More than half of UAE residents spend their annual bonus on settling debt and paying day-to-day bills, according to Zurich Insurance Group.
A survey of more than 1,000 respondents found 71 per cent expecting a bonus this year but 55 per cent of them claiming the money would be allocated to repaying loans or daily living expenses such as rent or school fees.
The diverse population reflected a variety of spending patterns. The survey showed that 45 per cent of Arab expatriates were most likely to use their bonus to settle debt, and less than a third – 32 per cent – of western expatriates were likely to do the same. Emiratis were the most likely to spend their bonus, with 15 per cent planning on a purchase, while Indian expatriates were likely – 16 per cent of respondents – to invest it in a savings plan.
“The majority of people do not budget correctly,” said Paul Dawson, the head of retail distribution at Zurich International Life. “That is clear when you see most settling debts and paying day-to-day bills with their bonus. While I agree with anyone who settles their credit cards because of the exorbitant interest rates, savings should be planned. One should save first and spend what is left, rather than spend first and save what is left. The UAE offers tax-free salaries, but that just seems to increase discretionary spending, not saving.”
Forty-four per cent of the respondents relocated to the UAE to become more financially secure, but the increased disposable income was likely to result in unfettered spending and large debts.
Zurich’s survey found only 44 per cent of expatriates believe they will fulfil their financial goals when they leave the country, with 26 per cent setting no financial goals for the duration of their stay.
“I find that I have to work extremely hard here, and therefore I enjoy my salary and anything extra when it arrives,” said Rob Kempton, a British real estate agent for Allsop & Allsop. “I find some weekends to be very expensive, eye-wateringly so, sometimes. I have a nice life here with two cars and a nice apartment. I do save though, but I could probably save a lot more than I do. But that’s how it is out here.”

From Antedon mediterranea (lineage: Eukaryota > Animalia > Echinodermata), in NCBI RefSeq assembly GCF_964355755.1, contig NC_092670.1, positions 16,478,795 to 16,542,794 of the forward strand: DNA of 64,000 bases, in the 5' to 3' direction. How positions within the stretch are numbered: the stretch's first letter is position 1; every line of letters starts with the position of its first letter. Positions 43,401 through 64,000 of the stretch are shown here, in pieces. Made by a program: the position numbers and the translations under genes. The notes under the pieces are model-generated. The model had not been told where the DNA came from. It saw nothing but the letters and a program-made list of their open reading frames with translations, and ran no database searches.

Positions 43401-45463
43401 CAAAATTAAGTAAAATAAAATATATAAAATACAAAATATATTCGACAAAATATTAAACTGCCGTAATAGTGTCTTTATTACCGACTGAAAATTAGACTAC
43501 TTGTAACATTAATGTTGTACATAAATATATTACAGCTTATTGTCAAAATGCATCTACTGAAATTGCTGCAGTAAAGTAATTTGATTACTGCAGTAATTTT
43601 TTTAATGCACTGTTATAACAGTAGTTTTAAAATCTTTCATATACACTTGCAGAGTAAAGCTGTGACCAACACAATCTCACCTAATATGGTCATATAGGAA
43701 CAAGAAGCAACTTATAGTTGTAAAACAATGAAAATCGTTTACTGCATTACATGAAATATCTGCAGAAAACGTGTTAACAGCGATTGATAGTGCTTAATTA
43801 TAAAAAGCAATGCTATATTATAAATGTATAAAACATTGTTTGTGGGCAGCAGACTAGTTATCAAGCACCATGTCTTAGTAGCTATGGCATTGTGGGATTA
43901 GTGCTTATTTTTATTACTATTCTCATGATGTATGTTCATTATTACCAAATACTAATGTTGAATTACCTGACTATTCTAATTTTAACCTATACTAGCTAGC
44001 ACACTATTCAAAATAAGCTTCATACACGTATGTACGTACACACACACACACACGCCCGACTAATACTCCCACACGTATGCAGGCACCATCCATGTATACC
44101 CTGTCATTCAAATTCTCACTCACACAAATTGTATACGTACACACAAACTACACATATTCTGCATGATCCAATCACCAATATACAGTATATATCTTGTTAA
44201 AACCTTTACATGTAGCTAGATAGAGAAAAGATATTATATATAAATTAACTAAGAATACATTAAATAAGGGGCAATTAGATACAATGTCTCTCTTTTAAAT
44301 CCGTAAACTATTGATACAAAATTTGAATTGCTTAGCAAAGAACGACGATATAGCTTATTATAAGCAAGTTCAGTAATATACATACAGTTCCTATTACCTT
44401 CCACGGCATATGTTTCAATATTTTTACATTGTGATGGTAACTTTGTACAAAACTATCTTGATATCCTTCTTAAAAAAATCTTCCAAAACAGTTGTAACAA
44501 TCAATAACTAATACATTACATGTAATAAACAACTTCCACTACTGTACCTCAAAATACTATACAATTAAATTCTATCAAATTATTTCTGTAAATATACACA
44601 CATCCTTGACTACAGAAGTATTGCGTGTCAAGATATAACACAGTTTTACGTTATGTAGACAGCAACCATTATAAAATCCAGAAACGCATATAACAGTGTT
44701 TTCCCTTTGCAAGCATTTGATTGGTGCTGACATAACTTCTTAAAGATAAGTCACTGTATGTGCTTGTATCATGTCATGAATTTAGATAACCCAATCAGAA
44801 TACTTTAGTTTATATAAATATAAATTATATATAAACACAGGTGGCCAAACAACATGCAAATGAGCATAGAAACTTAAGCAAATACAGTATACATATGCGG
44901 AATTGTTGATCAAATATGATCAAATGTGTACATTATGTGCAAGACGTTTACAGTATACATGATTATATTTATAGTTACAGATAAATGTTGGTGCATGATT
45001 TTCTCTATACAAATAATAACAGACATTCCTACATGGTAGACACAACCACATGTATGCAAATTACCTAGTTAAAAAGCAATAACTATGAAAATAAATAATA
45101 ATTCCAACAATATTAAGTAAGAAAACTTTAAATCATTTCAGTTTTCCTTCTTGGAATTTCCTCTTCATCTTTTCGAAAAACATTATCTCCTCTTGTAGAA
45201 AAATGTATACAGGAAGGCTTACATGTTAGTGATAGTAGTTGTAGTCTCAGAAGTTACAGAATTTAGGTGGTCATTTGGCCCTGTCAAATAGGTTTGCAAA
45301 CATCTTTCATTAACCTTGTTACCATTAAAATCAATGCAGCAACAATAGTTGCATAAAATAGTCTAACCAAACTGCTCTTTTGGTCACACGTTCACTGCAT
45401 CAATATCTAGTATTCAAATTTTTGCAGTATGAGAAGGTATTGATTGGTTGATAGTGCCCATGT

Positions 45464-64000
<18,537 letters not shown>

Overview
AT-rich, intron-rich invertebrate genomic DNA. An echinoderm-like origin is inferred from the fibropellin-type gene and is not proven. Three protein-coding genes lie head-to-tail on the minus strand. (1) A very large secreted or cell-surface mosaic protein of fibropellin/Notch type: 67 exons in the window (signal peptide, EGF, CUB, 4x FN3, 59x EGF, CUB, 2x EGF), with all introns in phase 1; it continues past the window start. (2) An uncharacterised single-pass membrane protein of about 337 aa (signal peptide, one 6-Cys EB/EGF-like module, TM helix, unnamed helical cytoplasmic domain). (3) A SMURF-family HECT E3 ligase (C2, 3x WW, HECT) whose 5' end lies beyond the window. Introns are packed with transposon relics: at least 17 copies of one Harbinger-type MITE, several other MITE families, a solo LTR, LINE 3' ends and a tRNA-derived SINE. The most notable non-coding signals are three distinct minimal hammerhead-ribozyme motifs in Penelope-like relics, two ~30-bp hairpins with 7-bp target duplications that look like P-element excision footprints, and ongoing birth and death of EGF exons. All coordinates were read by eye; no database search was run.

Zurich’s survey also found the majority of company bonuses – 81 per cent – equated to one month’s salary or less, while 7 per cent received a bonus worth three times their monthly salary or more. For 45 per cent of respondents, the bonus this year was higher than the payment last year, and 30 per cent received a lower bonus this year than previously.
“Regardless of what my bonus is, I save 80 per cent of it in National Bonds,” said Christy Abraham, an Indian account manager with BPG Cohn & Wolfe. “I’m very disciplined and do not understand how people can spend Dh600 on a brunch – how much food can one person eat? Since I got married we now live on one salary and save the rest. It really isn’t hard. I came here to secure myself financially and live a comfortable life in the future, which is what I intend to do.”
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